We then visited the downtown site, where we learned a bit about the geomorphology of the Colorado River and the terrace where downtown Austin sits. Finally, we got to check out the few remaining historic structures in the area. A highlight of the field trip was a visit to the Schneider Beer Vaults, built by German immigrant J.P. Schneider, who dreamed of starting a brewery. The historic building across the street was also owned by the Schneider family and operated as a general store. We also learned a bit about another downtown historic site, the Susanna Dickinson Hannig House, where Alamo survivor Susanna Dickinson lived out her last days. The Dickinson-Hannig House was also excavated during downtown construction in the 1990s, and is now a small museum near the Austin Convention Center.

TARL students, staff, volunteers, and friends in front of the J.P. Schneider General Store building in downtown Austin.
One of the barrel-vaulted underground chambers built by the Schneider family sometime in the 1870s. The structure is in the style of “beer vaults” built by many German immigrants, but Schneider died before it was ever used for brewing beer. The structure was re-discovered by archeologists in the 1990s.

Special thanks to Josh Prewitt, General Manager of La Condesa, and the La Condesa staff for welcoming us into their space so we could see the underground beer vaults, a unique gem of Austin’s history.

Field trips like this one are a special perk of membership in the Friends of TARL! Join the Friends of TARL to receive invitations to special events in 2018.

TARL Artifact Storage Facility Upgrades

TARL is excited to announce that our long-awaited improvements to our largest artifact storage area are getting underway this month. This construction project will provide increased security for our collections, as well as greatly improved climate control and work space.

Here’s what you need to know:

  • Our artifact collections will be fully accessible throughout the construction project timeline (December 2017 through April 2018).
  • If you’re planning to conduct research using TARL collections during this time, please give us several weeks of additional lead time to pull artifacts, as we might have to work around the construction crews.
  • This project will have no effect on other TARL services, such as trinomial requests, file searches, new accessions, or research in the TARL records.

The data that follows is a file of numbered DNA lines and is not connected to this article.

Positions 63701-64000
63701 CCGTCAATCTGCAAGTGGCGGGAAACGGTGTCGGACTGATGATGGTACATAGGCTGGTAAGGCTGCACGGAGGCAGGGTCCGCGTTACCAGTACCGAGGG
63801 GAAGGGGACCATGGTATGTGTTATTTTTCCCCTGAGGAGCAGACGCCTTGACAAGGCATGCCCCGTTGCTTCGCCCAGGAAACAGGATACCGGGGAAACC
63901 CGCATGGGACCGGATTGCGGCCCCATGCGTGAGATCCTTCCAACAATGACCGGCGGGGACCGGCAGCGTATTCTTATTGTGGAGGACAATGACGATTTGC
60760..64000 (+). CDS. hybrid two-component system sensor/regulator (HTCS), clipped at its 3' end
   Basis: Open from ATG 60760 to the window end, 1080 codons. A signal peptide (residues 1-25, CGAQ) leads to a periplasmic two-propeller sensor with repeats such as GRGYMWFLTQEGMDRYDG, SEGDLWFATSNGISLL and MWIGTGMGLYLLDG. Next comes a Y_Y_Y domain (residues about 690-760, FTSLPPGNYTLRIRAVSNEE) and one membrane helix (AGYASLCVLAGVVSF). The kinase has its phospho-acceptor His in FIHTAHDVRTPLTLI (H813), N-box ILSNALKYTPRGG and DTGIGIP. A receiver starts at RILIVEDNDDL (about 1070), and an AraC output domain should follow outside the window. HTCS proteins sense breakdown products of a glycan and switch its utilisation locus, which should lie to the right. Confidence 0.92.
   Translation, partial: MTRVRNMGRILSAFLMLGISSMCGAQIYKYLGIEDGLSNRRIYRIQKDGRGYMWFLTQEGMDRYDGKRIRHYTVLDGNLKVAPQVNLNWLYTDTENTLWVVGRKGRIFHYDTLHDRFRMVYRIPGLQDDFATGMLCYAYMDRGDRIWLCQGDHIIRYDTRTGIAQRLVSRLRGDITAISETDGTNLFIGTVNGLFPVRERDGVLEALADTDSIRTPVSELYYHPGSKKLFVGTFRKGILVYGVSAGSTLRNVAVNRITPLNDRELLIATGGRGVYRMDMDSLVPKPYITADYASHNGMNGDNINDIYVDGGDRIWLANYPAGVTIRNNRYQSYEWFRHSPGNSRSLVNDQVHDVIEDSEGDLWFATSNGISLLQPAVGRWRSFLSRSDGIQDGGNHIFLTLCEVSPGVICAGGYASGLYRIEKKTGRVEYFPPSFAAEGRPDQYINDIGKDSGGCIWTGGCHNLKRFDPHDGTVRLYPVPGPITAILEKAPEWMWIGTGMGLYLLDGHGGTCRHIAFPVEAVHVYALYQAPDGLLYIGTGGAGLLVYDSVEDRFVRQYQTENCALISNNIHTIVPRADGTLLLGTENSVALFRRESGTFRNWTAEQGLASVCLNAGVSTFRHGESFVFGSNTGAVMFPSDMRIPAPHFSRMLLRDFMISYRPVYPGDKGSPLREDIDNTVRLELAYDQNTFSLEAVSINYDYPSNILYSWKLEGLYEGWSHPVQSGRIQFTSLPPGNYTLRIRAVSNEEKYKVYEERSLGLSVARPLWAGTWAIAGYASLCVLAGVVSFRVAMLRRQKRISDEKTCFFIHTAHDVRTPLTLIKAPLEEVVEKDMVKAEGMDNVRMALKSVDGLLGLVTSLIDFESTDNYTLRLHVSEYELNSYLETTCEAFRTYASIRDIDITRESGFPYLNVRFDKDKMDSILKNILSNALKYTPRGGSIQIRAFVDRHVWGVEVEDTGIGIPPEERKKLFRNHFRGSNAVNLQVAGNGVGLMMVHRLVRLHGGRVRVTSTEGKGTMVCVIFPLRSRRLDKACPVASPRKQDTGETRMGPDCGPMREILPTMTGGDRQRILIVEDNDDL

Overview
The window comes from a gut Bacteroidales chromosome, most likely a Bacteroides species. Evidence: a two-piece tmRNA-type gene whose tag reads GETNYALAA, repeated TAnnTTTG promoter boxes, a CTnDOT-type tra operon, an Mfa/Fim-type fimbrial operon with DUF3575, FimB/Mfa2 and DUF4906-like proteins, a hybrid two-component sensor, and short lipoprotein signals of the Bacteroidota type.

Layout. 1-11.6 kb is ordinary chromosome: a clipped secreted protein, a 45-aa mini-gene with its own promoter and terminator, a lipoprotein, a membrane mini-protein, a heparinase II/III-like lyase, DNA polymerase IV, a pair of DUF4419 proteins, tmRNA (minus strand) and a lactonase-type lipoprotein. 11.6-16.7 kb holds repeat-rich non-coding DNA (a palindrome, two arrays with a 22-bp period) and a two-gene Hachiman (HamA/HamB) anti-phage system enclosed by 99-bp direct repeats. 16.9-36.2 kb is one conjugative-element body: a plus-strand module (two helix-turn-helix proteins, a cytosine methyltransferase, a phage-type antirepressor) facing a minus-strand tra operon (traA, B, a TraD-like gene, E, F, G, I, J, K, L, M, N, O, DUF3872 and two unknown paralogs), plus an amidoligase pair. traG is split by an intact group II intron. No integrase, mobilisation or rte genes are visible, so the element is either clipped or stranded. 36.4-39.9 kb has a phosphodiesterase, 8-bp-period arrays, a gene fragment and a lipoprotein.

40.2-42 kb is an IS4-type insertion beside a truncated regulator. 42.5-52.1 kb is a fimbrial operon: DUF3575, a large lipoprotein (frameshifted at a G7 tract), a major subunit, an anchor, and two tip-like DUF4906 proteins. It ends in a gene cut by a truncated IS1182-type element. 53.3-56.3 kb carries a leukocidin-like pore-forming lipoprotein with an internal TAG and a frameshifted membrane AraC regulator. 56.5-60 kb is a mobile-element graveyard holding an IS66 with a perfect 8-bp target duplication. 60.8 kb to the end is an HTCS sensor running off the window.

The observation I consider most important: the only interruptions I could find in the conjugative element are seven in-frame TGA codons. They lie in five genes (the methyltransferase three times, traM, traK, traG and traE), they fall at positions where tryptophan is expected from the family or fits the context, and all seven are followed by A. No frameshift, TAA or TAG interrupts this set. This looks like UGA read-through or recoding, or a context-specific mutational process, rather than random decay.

If you’re planning to visit TARL for research purposes between now and April, please send in your request for collections access early. We look forward to seeing you!

Request Collections Access

Texas Archeology Month Fair 2017

Thank you to everyone who came out to this year’s Texas Archeology Month Fair this past weekend!

What an event it was– 68 volunteers representing at least 18 local agencies and groups led activities for more than 400 visitors! The beautiful weather made it a perfect day to get outside and learn about archeology from the experts.

We are so grateful to all our volunteers, to the donors who helped make this event possible, and to our community for being so supportive of this kind of outreach! Thank you to all who shared your expertise and your love of archeology to help inspire the next generation of archeologists.

Here are some of our favorite photos from this year’s Fair. See y’all next year!

Soils in Archeology Workshop at TARL

On September 23, TARL hosted another great free workshop for students, professional archeologists, and others who wanted to
learn more about sediments in archeology. The workshop focused on both the geological and ethnobotanical aspects of
sedimentation, soil sampling, and sample processing. We were fortunate to have expert instructors Dr. Leslie Bush and Dr.
Charles Frederick, along with graduate student instructor Sam Krause, volunteer their time and effort to share their knowledge
with more than 20 attendees. Throughout the workshop, we learned about Texas geology and ecology, taphonomic processes,
archeological sampling strategies, and post-field sample processing.

Workshop participants identified soil textures and composition with a texture flowchart activitiy.

Workshop participants came from all quarters: undergraduate and graduate students from UT and other universities, professional archeologists, and folks with an interest in archeology who wanted to build their knowledge and skills. We are glad to offer this kind of opportunity for our community to come together and get some in-depth instruction on topics that will aid them in their professional endeavors. The soils and flotation workshop was a great chance for participants to increase their understanding of both important practical skills and underlying principles that can be enormously helpful as archeologists work to understand and interpret archeological sites. Thank you to our wonderful instructors for putting so much time and effort into making this a great workshop!